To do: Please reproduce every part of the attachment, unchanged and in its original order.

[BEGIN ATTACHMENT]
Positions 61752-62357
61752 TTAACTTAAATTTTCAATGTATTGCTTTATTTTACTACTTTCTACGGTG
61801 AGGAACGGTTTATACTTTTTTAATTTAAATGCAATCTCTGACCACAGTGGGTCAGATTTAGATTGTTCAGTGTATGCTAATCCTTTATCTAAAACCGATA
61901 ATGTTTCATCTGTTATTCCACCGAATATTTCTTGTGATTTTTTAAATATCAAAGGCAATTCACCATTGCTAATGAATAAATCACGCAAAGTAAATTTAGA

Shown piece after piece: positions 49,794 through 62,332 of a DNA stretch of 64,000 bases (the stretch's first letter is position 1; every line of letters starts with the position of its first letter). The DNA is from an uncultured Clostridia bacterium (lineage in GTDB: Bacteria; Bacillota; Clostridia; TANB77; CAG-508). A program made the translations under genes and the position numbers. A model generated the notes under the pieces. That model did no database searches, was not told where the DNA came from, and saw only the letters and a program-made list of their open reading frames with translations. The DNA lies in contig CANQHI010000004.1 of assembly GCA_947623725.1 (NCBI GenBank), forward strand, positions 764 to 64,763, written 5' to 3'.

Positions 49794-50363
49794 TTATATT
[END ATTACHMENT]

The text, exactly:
Positions 61752-62357
61752 TTAACTTAAATTTTCAATGTATTGCTTTATTTTACTACTTTCTACGGTG
61801 AGGAACGGTTTATACTTTTTTAATTTAAATGCAATCTCTGACCACAGTGGGTCAGATTTAGATTGTTCAGTGTATGCTAATCCTTTATCTAAAACCGATA
61901 ATGTTTCATCTGTTATTCCACCGAATATTTCTTGTGATTTTTTAAATATCAAAGGCAATTCACCATTGCTAATGAATAAATCACGCAAAGTAAATTTAGA

Shown piece after piece: positions 49,794 through 62,332 of a DNA stretch of 64,000 bases (the stretch's first letter is position 1; every line of letters starts with the position of its first letter). The DNA is from an uncultured Clostridia bacterium (lineage in GTDB: Bacteria; Bacillota; Clostridia; TANB77; CAG-508). A program made the translations under genes and the position numbers. A model generated the notes under the pieces. That model did no database searches, was not told where the DNA came from, and saw only the letters and a program-made list of their open reading frames with translations. The DNA lies in contig CANQHI010000004.1 of assembly GCA_947623725.1 (NCBI GenBank), forward strand, positions 764 to 64,763, written 5' to 3'.

Positions 49794-50363
49794 TTATATT